Achieving Your Goals: Advice From an Expert
I wouldn’t say there’s any big secrets when it comes to making goals or keeping resolutions.
There’s no real secret formula. However, research can help identify some common practices that can help you become more successful in achieving your goals.
So let’s see what the evidence says about those who fail from those who successfully attain their goals.
Psychologist and researcher Richard Wiseman is one such gentlemen that has studied at goal success.
Richard has also written several successful books. In his book 59 Seconds: Change Your Life in Under a Minute, he explains that the self-help industry is full of advice that is counter productive to what research has found on reaching your goals.
He scoured the research literature to find what really works for people. He found that people who did these 5 things were about 20% more successful in achieving their goals.
- They broke their goal down into a series of smaller steps.
- Told their friends and family what they were trying to achieve.
- Regularly reminded themselves about the benefits of obtaining their goals.
- Gave themselves a small reward each time they obtained one of their small goals.
- They mapped out their progress on spreadsheet, journal, etc.
Advice on Resolutions
Richard also has his own website. He gives another 10 pieces of advice when it comes to resolutions.
While he speaks specifically to resolutions, a lot of it is solid advice for goal attainment in general. So here’s some other things he wants people to keep in mind to help the cross the finish line.
- Make only one resolution, your chances of success are greater when you channel energy into changing just one aspect of your behavior.
- Don’t wait until New Year’s Eve to think about your resolution and instead take some time out a few days before and reflect upon what you really want to achieve.
- Avoid previous resolutions; deciding to re-visit a past resolution sets you up for frustration and disappointment.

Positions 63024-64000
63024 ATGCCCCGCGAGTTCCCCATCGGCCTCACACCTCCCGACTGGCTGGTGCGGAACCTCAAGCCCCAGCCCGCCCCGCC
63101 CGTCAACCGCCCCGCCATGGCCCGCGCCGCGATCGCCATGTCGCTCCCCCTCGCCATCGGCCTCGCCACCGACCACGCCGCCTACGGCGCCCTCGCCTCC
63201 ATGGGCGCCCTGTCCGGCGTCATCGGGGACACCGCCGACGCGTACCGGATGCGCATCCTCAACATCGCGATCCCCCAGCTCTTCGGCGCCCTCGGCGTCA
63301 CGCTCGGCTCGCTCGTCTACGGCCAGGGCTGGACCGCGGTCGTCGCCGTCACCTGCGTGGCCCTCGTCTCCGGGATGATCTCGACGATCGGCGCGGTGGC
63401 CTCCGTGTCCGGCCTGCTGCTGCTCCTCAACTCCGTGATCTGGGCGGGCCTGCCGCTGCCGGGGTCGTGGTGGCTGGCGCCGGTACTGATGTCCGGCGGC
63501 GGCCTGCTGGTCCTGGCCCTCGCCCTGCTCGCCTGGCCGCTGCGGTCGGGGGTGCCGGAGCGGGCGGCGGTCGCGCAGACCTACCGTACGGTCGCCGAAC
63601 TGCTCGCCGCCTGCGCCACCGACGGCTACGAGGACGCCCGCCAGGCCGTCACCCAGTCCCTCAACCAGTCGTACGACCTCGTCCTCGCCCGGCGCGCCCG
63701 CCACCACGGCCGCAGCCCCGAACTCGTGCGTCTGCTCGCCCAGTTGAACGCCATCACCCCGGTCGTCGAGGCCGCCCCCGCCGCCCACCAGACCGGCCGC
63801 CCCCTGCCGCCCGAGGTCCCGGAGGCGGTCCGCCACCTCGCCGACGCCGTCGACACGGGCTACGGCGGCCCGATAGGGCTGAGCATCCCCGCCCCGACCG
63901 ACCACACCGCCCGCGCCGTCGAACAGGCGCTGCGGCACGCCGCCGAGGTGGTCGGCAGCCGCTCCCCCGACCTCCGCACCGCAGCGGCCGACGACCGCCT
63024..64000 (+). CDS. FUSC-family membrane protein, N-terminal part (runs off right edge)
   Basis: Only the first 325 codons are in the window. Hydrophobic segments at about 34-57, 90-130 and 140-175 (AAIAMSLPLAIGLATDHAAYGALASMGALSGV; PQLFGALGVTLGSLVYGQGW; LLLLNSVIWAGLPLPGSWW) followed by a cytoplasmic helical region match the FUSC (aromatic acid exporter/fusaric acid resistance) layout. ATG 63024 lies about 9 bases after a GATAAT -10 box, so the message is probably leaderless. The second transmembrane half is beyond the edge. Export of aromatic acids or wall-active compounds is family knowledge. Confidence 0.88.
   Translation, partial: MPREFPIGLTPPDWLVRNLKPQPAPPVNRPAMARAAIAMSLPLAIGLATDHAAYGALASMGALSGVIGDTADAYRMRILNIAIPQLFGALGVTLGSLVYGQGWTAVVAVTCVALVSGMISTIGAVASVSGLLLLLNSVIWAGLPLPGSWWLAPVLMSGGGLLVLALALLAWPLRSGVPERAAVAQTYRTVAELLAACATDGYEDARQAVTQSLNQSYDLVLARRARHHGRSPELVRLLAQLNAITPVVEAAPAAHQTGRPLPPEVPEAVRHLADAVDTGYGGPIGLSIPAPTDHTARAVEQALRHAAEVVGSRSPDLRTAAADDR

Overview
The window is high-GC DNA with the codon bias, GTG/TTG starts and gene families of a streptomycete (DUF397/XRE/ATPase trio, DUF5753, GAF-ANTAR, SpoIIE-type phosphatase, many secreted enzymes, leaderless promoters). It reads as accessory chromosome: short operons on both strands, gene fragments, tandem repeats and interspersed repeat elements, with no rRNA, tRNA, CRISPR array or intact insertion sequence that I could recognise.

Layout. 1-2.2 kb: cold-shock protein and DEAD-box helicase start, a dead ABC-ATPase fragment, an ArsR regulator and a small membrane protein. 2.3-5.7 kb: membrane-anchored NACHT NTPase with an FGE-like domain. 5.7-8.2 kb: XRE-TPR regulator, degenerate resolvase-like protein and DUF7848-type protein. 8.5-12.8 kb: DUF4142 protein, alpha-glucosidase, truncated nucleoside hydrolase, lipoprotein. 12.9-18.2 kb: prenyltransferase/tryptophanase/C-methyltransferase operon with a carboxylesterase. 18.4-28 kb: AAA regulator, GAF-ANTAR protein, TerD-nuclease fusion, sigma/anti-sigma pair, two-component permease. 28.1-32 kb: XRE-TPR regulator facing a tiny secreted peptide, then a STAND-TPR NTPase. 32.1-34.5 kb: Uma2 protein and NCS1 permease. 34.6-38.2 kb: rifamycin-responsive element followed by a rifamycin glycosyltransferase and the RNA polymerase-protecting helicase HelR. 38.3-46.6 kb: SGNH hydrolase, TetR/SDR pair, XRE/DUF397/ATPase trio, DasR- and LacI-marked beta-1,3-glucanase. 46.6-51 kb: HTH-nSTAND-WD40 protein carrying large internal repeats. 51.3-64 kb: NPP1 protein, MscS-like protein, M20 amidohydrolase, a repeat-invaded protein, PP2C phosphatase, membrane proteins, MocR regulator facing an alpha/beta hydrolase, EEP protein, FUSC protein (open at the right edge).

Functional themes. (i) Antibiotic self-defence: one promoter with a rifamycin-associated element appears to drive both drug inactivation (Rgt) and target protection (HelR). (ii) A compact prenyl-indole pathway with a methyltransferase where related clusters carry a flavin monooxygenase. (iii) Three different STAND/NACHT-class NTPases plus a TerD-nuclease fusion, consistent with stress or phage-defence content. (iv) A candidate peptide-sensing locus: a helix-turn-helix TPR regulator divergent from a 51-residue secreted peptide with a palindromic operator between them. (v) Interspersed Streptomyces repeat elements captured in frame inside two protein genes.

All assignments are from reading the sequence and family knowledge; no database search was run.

- Don’t run with the crowd and go with the usual resolutions. Instead think about what you really want out of life.
- Break your goal into a series of steps, focusing on creating sub-goals that are concrete, measurable, and time-based.
- Tell your friends and family about your goals, thus increasing the fear of failure and eliciting support.
- Regularly remind yourself of the benefits associated with achieving your goals by creating a checklist of how life would be better once you obtain your aim.
- Give yourself a small reward whenever you achieve a sub-goal, thus maintaining motivation and a sense of progress.
- Make your plans and progress concrete by keeping a handwritten journal, completing a computer spreadsheet or covering a notice board with graphs or pictures.
- Expect to revert to your old habits from time to time. Treat any failure as a temporary set-back rather than a reason to give up altogether.
Keep This in Mind
In business, and in life, it’s good to be aware of and implement best practices. There’s something else I’d like you to keep in mind, though.
Everyone is different. We all come from different backgrounds and experiences. And we’re all not starting from the same place.
When bloggers like myself talk about the the best ways to make and achieve goals, we rarely mention the fact not everything may work.
Some things might work for you. Other things might not. It’s because we’re all wired differently. Remember, also, that just because something doesn’t work for you, doesn’t mean you should immediately give up.
Instead, take a look at what happened with an analytical mind. Find out what didn’t work and why, and adjust your method accordingly.
You only stop improving when you stop trying.